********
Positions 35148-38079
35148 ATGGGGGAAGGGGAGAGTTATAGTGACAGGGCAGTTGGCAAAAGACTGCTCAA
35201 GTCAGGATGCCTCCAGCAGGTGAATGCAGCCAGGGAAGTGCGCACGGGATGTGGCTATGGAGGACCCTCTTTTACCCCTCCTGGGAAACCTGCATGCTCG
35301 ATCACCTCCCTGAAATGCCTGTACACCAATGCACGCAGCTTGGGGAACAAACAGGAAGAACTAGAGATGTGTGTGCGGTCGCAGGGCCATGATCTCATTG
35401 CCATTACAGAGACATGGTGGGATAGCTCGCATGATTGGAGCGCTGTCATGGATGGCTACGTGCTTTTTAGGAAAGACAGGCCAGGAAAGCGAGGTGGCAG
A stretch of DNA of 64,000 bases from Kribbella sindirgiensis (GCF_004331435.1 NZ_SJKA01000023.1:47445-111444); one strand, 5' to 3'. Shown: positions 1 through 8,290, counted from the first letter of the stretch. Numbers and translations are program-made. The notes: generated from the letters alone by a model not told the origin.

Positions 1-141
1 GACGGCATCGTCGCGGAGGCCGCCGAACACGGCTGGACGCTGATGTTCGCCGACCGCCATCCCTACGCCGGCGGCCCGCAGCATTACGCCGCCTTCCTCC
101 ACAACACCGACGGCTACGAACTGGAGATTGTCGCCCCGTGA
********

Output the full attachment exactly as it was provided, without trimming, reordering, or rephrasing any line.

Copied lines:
Positions 35148-38079
35148 ATGGGGGAAGGGGAGAGTTATAGTGACAGGGCAGTTGGCAAAAGACTGCTCAA
35201 GTCAGGATGCCTCCAGCAGGTGAATGCAGCCAGGGAAGTGCGCACGGGATGTGGCTATGGAGGACCCTCTTTTACCCCTCCTGGGAAACCTGCATGCTCG
35301 ATCACCTCCCTGAAATGCCTGTACACCAATGCACGCAGCTTGGGGAACAAACAGGAAGAACTAGAGATGTGTGTGCGGTCGCAGGGCCATGATCTCATTG
35401 CCATTACAGAGACATGGTGGGATAGCTCGCATGATTGGAGCGCTGTCATGGATGGCTACGTGCTTTTTAGGAAAGACAGGCCAGGAAAGCGAGGTGGCAG
A stretch of DNA of 64,000 bases from Kribbella sindirgiensis (GCF_004331435.1 NZ_SJKA01000023.1:47445-111444); one strand, 5' to 3'. Shown: positions 1 through 8,290, counted from the first letter of the stretch. Numbers and translations are program-made. The notes: generated from the letters alone by a model not told the origin.

Positions 1-141
1 GACGGCATCGTCGCGGAGGCCGCCGAACACGGCTGGACGCTGATGTTCGCCGACCGCCATCCCTACGCCGGCGGCCCGCAGCATTACGCCGCCTTCCTCC
101 ACAACACCGACGGCTACGAACTGGAGATTGTCGCCCCGTGA